Lastly, the Fed’s new and more patient stance on monetary policy regarding inflation risks should leave the economy with more room to run. Previously, the Fed had an inflation target of 2% which they changed to an average of 2% last year. This means that they will allow inflation to increase to a rate above 2% for some period of time and not be so quick to start tightening monetary policy in anticipation of an uptick in inflation. We expect the Fed to wait until they see inflation firmly above 2% before significantly tightening monetary policy. As a result of our strong economic growth expectation over the balance of 2021, combined with ongoing fiscal and monetary support, we expect inflation rates higher than we have seen since before the Global Financial Crisis.
As the following graph illustrates, liquidity, as measured by Money Zero Maturity (MZM), and total savings increased dramatically because of fiscal and monetary support combined with the economic recovery we have seen thus far. This excess in liquidity and savings should work its way into the real economy as improved therapeutics and broader vaccine distribution over the coming months allow the economy to regain its footing.
The temporary collapse in prices in the early stages of the pandemic last year means that headline and core inflation will likely rise in the coming months as prices normalize.
Going from a brief deflationary period last spring to any inflation this year may produce a temporary surge in the headline inflation rate. We think this will lead to somewhat higher long-term interest rates that could result in a change in stock market leadership and a challenging environment for long-term bond prices.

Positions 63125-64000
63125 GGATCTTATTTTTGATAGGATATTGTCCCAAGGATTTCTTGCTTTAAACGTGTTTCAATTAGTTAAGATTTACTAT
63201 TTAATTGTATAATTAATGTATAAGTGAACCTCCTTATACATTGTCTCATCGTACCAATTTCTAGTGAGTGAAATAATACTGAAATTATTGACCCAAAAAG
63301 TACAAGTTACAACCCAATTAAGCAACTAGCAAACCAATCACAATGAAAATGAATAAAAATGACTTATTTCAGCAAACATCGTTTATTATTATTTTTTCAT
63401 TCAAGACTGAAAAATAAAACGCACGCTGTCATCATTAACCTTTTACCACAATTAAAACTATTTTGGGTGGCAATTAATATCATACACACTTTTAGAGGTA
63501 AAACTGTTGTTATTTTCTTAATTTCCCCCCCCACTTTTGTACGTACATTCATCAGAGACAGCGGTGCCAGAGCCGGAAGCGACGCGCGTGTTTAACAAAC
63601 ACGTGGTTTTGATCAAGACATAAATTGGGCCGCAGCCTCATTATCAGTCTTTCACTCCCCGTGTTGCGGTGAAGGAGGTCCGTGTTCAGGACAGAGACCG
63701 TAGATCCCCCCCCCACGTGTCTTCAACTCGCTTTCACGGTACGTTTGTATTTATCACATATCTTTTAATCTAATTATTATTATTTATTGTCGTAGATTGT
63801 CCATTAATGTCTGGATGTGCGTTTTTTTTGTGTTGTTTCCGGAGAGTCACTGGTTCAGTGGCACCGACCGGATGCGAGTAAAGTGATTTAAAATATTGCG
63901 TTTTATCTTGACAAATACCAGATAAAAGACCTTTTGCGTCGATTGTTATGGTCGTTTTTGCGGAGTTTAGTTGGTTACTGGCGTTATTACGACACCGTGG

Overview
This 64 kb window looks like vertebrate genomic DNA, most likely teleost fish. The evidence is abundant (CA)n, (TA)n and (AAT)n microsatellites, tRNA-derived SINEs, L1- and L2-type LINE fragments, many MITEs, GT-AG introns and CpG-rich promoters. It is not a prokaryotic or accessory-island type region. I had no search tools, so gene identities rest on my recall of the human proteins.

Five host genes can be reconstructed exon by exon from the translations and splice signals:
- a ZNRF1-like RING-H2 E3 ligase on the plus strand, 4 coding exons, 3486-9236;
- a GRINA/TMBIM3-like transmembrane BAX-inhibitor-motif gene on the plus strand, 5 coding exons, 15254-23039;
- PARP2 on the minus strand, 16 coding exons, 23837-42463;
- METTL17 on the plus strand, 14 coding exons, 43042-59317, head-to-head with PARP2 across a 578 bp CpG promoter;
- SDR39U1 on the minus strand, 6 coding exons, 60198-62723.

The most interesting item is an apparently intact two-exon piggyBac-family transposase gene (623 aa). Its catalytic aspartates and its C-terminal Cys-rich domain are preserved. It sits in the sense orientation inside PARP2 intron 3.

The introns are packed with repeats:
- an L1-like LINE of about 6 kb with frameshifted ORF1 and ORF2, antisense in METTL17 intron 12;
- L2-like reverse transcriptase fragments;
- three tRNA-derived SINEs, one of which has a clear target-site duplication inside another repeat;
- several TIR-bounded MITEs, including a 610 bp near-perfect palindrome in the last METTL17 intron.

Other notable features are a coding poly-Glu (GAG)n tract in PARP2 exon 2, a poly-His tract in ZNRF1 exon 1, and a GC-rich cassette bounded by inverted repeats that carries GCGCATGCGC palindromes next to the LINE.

Overall, the economic backdrop looks promising. Despite near-term softness related to the pandemic, our most sensitive leading indicators, such as liquidity growth, inflation expectations, and the prices of industrial metals, continue to point to solid economic growth ahead. Even accounting for a soft economic start to the year, we expect real GDP growth to be near 5% for the full year. Nominal GDP growth, which includes inflation and closely correlates with corporate revenue growth, should be about 7% for the year.
We have systematically adjusted our Strategies to benefit from these implications and to protect from potential negative fallout. Our work suggests that the year ahead will likely bring rising stock market prices, higher long-term bond yields, and somewhat higher inflation. This should result in falling long-term bond prices and a stock market that is led by many of the sectors and countries that lagged in 2020.
THE CASH INDICATOR
Our Cash Indicator (CI), which has been helpful in navigating market selloffs, is holding at a below average level. The current CI level suggests that the markets are functioning better with sufficient liquidity. As a result, diversification across asset classes should be our best means of risk management.
Originally published by Stringer Asset Management
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S&P 500 Index – This Index is a capitalization-weighted index of 500 stocks. The Index is designed to measure performance of a broad domestic economy through changes in the aggregate market value of 500 stocks representing all major industries.